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Review at a Glance

1. It can run Adobe AIR as an overlay on QNX (a version of POSIX), rather than running a tablet or smartphone OS. The end results feels like a BlackBerry smartphone.

2. The square-off 7-inch design is apparently modeled on a Moleskine notebook.

3. The influence is apparent in the soft-touch rear of the device. It sports front and rear-facing cameras (3MP and 5MP, respectively), and includes a volume control.

4. 3.5mm headphone jack and support mini-HDMI port.

5. Thanks to dual-core 1GHZ processor and AIR overlay, and everything from viewing slid shows to reading books feels crisp and sharp.

6. Full Adobe Flash and HTML5 support.

7. While the PlayBook comes with 16GB of storage, you can also get 32 or 64GB versions, but note that none come with external storage of any form.

8. Battery life is the poorest of the tablet devices tested by “PC Mag editors”.

 

Samsung Galaxy Tab 10.1v – (#2)

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Review at a Glance

1. Size 8.9-inch, the thinner the lighter. (But it’s still worth your money if you want an Android based iPad 2 competitor.

2. Like the Acer Iconia Tab, the Galaxy Tab 10.1v is running Android’s tablet-optimized Honeycomb operating system. This makes everything from web browsing to navigating the OS vastly improved on the 7-inch Galaxy Tab.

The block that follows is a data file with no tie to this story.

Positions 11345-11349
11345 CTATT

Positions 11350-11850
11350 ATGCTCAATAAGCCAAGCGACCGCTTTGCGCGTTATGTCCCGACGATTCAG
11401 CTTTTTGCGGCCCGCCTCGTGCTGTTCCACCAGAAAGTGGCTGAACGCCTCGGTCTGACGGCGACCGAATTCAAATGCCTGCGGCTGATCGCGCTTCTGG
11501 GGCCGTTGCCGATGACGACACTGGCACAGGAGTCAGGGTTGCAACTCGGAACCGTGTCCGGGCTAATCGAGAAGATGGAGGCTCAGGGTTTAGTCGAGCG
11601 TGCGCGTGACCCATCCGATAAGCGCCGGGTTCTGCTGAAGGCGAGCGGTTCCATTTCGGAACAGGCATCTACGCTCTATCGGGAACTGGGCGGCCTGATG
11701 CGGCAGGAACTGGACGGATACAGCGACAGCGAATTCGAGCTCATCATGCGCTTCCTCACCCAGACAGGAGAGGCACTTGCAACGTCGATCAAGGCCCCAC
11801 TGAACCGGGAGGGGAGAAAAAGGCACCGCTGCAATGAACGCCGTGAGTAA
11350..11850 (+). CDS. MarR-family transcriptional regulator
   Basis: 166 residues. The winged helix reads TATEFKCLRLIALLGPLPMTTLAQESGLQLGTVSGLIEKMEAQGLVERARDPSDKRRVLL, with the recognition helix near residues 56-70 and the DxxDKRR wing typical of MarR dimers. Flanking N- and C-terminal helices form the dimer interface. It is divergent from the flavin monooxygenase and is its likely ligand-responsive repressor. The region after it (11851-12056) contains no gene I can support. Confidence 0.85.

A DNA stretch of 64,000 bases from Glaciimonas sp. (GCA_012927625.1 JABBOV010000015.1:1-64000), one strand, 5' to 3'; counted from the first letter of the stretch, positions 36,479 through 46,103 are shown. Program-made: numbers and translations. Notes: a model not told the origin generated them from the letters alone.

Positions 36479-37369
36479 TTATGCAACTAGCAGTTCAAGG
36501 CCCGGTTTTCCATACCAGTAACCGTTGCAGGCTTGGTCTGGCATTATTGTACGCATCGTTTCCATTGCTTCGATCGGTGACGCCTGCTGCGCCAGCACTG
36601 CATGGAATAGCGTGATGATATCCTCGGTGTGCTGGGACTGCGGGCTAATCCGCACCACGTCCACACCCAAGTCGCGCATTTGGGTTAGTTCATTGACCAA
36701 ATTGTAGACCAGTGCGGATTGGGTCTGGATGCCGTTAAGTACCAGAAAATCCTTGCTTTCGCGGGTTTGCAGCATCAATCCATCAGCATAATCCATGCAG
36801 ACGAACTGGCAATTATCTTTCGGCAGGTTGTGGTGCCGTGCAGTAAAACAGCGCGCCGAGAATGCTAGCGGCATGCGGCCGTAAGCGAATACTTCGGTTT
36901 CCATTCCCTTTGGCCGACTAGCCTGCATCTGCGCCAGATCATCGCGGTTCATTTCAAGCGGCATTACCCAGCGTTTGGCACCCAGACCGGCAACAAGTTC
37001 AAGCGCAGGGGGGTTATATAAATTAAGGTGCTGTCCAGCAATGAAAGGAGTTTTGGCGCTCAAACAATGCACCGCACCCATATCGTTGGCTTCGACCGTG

3. Comes with Wi-Fi + 3G versions or a 3G-only version.

4. The good news is that while the Galaxy Tab’s resolution isn’t as higher as the Iconia’s, the 1280 x 800 display is still very much worth your while.

5. The 10.1-inch screen gives you the ability to really pinpoint the pineapple that needs slicing or the trajectory of the angry bird, and while it’s not quite as responsive as the iPad 2, it’s still sharp enough.

6. Unfortunately, the Galaxy Tab 10.1v has some of the worst battery life of the tablets tested by “PC Mag editors”, but since it doesn’t take a very long time to charge, it may not be an issue for you.

7. Sharp dual-core processor.

8. Large form factor makes it ideal for productivity.

 

Apple iPad 2 – (#1)

Slim, fast and really rather good.

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Review at a Glance

1. The 10.1-inch form factor gives you maximum screen real estate, and the iPad2 manages it with minimal weight (603g) or bulk.

2. The 9.7-inch IPS panel is viewable even in bright sunlight.

3. The iPad has the fastest processor in this roundup, a 1.2GHz Dual-core, and this makes it feel the most nimble of the tablets tested.

4. A proprietary USB connector that can be used to add accessories and a 3.5mm headphone jack is all you get.

5. Comparatively best Battery life and timing.

6. For some, the 10.1-inch size may be a downside; it won’t fit neatly into a jacket pocket, unlike the 7-inch alternatives.

7. Facetime is easier with the new Smart Cover & in terms of its design, it’s a clear winner.

8. App store is large and comprehensive.

9. Excellent screen quality and performance.

10. Good range of accessories.